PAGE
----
DENVER — From Durango to Denver, Limon to Loveland, Colorado schools are facing an unprecedented teacher shortage.
The problem is at its worst in rural districts, especially on the eastern Plains. In the Genoa-Hugo School District, open positions have gone unfilled.
“We lost a business teacher a year ago and received zero applicants,” Superintendent Frank Reeves said.
That forced the district to cut its business program. Instead, the school’s English and agriculture teachers are now teaching business classes. The problem is multipronged.
Fewer students are becoming teachers. Enrollment in the state’s teacher prep schools is down 23 percent from five years ago. That’s affecting all school districts statewide.
However, the problem is worse in rural communities, where the average teacher salary is about $14,000 less than the state average.
“The highest average salary statewide is $65,000 in Boulder Valley, so when you consider $65,000 vs. $34,000, most people aren’t going to stay out here,” said Don Anderson, director of the East Central Board of Cooperative Educational Services, which provides services to several local member districts like Genoa-Hugo.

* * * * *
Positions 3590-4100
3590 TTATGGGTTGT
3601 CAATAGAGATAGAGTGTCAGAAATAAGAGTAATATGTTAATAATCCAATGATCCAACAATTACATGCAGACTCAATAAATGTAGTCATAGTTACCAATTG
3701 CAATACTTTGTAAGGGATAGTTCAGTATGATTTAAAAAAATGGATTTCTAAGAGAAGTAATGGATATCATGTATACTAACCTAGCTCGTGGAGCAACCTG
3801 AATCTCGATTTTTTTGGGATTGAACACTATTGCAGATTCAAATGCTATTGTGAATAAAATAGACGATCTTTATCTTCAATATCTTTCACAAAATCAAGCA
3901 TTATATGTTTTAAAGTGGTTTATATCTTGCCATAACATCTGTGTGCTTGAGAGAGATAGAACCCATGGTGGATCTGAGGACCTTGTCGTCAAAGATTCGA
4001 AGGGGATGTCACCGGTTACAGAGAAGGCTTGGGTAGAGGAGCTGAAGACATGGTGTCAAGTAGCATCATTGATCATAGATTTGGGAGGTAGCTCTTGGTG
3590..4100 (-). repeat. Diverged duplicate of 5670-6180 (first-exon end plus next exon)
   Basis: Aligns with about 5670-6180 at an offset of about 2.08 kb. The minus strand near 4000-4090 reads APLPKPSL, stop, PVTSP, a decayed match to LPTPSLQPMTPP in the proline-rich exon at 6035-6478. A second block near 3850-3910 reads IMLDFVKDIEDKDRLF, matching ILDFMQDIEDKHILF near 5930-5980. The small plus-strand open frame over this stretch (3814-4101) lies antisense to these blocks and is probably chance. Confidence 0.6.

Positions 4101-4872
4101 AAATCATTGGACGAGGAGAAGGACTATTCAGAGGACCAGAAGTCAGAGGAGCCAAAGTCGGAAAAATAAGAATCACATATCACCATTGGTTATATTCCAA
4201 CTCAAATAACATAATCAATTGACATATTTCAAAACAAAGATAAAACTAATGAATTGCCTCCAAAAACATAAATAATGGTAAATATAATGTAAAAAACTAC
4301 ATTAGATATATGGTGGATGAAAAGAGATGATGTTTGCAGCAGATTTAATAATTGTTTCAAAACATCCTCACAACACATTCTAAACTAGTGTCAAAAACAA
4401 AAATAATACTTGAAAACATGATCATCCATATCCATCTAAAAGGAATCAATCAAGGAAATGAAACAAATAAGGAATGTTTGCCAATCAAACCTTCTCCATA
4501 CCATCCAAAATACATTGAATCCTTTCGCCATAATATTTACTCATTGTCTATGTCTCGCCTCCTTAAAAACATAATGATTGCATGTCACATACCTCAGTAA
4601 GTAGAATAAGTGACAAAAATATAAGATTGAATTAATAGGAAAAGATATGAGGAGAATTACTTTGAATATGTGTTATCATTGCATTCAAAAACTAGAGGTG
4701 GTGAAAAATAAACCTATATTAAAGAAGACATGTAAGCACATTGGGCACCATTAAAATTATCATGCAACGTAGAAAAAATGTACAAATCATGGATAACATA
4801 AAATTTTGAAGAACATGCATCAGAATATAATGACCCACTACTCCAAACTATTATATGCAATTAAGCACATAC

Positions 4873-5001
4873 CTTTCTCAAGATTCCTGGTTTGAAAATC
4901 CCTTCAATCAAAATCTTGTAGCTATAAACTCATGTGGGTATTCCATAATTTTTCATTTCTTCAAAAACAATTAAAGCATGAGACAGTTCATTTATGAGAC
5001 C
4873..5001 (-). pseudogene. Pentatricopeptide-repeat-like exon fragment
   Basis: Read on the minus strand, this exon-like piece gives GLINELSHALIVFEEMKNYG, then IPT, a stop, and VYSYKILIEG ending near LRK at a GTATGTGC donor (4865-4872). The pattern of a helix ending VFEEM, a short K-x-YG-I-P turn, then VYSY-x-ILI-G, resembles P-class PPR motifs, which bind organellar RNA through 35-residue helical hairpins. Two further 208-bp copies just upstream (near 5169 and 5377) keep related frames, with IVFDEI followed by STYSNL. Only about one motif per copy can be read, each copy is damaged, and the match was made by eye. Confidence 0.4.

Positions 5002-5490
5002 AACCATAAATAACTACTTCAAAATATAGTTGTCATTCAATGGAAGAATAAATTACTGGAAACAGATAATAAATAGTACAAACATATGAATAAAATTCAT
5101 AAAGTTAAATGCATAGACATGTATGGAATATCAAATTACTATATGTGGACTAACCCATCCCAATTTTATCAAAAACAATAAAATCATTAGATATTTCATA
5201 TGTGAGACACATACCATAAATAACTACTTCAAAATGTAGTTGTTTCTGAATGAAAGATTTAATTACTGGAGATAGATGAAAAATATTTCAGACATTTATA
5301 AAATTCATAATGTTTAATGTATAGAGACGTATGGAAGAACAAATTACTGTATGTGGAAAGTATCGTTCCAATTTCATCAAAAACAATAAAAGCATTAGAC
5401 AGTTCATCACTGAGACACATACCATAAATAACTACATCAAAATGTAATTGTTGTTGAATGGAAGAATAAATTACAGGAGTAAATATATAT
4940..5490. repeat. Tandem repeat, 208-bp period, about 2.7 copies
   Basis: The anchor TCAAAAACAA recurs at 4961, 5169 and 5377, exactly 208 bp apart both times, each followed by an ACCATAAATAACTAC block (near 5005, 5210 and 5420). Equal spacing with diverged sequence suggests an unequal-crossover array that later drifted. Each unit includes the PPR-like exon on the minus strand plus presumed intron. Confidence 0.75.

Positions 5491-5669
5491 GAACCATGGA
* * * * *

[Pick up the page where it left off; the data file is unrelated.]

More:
The other challenge facing districts such as Hugo is location. Rural can mean isolation. There isn’t much to entice young, new teachers to stay.
“For young, single teachers to come here, it can be tough. It can be lonely in the evenings,” said Marguerite Yowell, Genoa-Hugo’s only high school science teacher.
Unlike most teachers, Yowell moved to Hugo from Fort Collins 27 years ago and never left after she met a local rancher and got married. She now mentors new young teachers struggling to adjust to life on the Plains, but admits it can be a tough sell.
“I think you really do have to love the rural community and teaching in a small school,” she said.
Districts such as Genoa-Hugo are getting creative so they can offer programs despite a lack of teachers. Many offer classes through video conferencing. At Genoa-Hugo, a foreign language class is taught by a teacher who lives in New York.
The lesson is also streamed to other schools in the area. However, there is a solution in the works to try to lure more teachers to rural schools.
State lawmakers on the Senate Education Committee will hear a bill Wednesday that proposes tuition waivers and financial incentives to student teachers who agree to work in rural districts.
The bill, co-sponsored by Sen. Nancy Todd, D-Aurora, would also fund rural school recruiters at Colorado colleges.
“That bill would help tremendously,” Reeves said. “Once they’re here, I think we can keep them.”
It might not be the end-all, be-all solution, but it’s an attempt to do something, as towns such as Hugo fight to get new teachers and to keep the ones they have from leaving.